Told from various perspectives gives a bigger picture of the events that played out. We see it from the eyes of the DEA and Search Bloc who are keen to stop Escobar in his tracks by any means necessary; through the eyes of the government, who have to juggle the public’s yearning for peace whilst not giving in to Escobar’s threats; and finally that of Escobar, a man who thinks he’s being unfairly treated and should be allowed to do business without the interference of the government, especially the American government.
Though it’s clearly Escobar’s show, everyone has a role to play in the true story as well as the programme and you could say there’s a dozen influential characters involved including Escobar’s right-hand man, cousin Gustavo, Escobar’s mother Hermilda, wife Tata, his news reporter mistress Valeria, DEA agents Murphy and Peña, Search Bloc leader Colonel Carillo, Columbian President Gaviria, lawyer Fernando Duque and Cali cartel’s Pancho Herrera. There’s tons more characters I’ve not mentioned who too have their unique characters that have an impact on the show but if I was naming them all, I’d be here all day. Ultimately though, the four main players are Escobar, President Gaviria, Murphy and Peña but their roles are only possible thanks to the inclusion of the other minor, vital characters of which they have varying degrees of interactions and connections with.
A tightly woven story, NARCOS hits all the right notes. It starts off steady and familiarises the audience before all hell breaks loose and the shit finally hits the fan. Ruthless and bloody, the programme pulls no punches when it comes to the violence and the effect is as shocking as though you were there in real life. Though this is down to outstanding writing and performances, all of which were shot in Colombia itself, it’s also thanks to the use of real footage that is inserted where available and necessary. With Agent Murphy (Boyd Holboock) providing the voice-over, the horrific atrocities unfolding on-screen punctuated by real news footage just makes you realise that the brilliant programme you’re watching isn’t just a piece of entertainment – much of this actually happened. It’s frightening to think about and certainly makes me glad I wasn’t present in that part of the world at that time. The strength of the writing and the faultless performances makes you empathise with the police, the DEA and the government who are in a situation that feels beyond their control as the cunning Escobar always seems one step ahead, slipping through the net every single time. It feels as though it’s a war that cannot be won and with more drug lords on the scene than just Escobar, you wonder if the drug trafficking really can be halted and will stopping Escobar change anything? Of course, we know the real answer but nevertheless, NARCOS throws you into the deep end and urges you to swim as it rarely comes up for air.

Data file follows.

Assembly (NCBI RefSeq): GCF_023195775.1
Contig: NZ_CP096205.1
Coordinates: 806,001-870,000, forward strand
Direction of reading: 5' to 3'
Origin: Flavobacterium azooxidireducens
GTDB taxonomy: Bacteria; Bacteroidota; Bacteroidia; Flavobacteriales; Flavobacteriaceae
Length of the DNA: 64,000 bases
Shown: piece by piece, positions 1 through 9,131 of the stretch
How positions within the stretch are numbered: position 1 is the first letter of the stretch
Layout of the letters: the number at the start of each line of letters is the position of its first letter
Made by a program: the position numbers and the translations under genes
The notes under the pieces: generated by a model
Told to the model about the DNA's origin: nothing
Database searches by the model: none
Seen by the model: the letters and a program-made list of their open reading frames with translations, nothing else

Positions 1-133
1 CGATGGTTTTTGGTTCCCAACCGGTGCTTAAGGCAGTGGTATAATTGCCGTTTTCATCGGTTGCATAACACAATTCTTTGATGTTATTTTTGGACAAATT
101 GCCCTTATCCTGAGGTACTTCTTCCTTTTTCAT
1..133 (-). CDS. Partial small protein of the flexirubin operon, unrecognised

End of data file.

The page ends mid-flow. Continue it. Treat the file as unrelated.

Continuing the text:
Action-packed, vicious and thoroughly gripping, this is the definitive Pablo Escobar story you need to see.